Environmental attitudes of pre-service teachers: A conceptual and methodological dilemma in cross-cultural data collection
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Human generated environmental problems are significant issues of global concern. Despite this, varying attitudes towards environments continue to exist across the globe, impacting on environmental decision-making and action at local, national and international levels. This paper probes some of the similarities and differences in environmental attitudes amongst pre-service teachers in Australia, Republic of Maldives and Indonesia. Data were collected using an established environmental attitude questionnaire and individual interviews. The three communities exhibited a similar range of environmental attitudes using the established questionnaire but significant differences emerged when the interview data were analysed phenomenographically. These differences reflect diversity within and across cultural groups that cannot be satisfactorily explained by the theory underpinning the established questionnaire. Consequently, a revised conceptual framework is proposed.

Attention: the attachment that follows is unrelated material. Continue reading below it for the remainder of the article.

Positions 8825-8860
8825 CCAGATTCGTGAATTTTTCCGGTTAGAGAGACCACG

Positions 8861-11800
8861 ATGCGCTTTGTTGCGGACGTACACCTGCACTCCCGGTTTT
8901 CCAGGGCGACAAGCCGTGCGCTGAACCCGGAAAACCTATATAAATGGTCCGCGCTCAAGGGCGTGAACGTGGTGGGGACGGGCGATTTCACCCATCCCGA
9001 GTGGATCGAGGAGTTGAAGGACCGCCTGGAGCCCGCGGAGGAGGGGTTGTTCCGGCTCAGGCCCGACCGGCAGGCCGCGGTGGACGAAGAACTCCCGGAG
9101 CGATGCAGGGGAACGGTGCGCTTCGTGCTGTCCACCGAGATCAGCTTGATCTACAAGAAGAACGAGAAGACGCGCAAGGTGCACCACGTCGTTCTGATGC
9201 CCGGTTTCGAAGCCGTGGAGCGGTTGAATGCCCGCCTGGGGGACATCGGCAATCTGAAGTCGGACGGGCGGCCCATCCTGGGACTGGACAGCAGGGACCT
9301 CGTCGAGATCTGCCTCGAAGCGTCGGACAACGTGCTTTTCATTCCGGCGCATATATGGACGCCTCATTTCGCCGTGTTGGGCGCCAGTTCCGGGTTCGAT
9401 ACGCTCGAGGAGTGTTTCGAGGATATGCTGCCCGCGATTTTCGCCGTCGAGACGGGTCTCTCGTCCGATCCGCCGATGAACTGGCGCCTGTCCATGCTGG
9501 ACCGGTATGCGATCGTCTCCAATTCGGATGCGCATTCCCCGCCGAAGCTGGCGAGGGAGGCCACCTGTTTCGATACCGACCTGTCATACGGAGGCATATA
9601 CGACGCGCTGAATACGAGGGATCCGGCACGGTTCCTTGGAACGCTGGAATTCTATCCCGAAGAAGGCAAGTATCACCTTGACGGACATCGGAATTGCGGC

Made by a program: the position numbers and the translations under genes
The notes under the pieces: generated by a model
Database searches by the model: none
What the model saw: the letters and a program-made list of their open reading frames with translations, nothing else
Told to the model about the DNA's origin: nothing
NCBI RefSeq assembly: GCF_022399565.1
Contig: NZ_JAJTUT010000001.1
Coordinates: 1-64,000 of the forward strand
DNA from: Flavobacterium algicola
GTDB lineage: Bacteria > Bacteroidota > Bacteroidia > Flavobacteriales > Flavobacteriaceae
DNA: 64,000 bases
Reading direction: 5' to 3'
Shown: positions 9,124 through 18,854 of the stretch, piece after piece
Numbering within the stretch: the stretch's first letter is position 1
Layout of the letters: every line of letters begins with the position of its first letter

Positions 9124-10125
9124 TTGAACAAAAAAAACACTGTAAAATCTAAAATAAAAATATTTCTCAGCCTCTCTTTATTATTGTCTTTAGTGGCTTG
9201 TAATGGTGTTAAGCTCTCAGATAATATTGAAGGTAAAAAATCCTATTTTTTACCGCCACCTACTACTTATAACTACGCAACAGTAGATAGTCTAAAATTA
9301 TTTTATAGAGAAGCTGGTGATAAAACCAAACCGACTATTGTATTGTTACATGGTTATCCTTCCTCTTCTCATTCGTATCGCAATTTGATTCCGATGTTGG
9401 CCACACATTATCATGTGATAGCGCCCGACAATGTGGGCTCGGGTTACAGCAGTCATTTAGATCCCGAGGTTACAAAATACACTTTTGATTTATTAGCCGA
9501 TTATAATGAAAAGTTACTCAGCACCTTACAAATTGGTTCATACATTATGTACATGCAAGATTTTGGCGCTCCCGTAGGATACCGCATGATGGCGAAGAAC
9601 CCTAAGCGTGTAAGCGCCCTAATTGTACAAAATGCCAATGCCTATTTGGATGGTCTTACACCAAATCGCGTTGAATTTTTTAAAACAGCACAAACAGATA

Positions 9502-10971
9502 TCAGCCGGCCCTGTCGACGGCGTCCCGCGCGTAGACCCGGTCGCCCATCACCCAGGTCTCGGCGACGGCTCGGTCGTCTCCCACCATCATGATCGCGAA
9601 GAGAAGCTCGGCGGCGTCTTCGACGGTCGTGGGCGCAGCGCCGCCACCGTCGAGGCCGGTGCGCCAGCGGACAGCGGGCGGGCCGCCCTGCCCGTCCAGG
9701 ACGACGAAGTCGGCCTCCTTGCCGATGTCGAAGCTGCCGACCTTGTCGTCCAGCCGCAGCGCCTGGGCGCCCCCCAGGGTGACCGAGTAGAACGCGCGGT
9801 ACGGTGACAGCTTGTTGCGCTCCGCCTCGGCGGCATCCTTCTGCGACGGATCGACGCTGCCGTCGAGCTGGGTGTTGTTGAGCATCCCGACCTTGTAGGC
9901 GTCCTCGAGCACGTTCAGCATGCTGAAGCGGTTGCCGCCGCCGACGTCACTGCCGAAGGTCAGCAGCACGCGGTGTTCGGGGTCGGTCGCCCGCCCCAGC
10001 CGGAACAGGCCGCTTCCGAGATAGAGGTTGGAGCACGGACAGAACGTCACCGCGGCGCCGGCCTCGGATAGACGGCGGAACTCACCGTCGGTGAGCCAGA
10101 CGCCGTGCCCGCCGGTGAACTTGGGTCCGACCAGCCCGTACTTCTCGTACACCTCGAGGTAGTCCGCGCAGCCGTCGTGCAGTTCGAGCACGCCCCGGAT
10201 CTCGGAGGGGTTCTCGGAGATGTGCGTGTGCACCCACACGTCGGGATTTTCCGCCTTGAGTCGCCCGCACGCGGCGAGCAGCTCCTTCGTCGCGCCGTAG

Key WordsEnvironment education Attitude Cross-cultural Methodological Phenomenography
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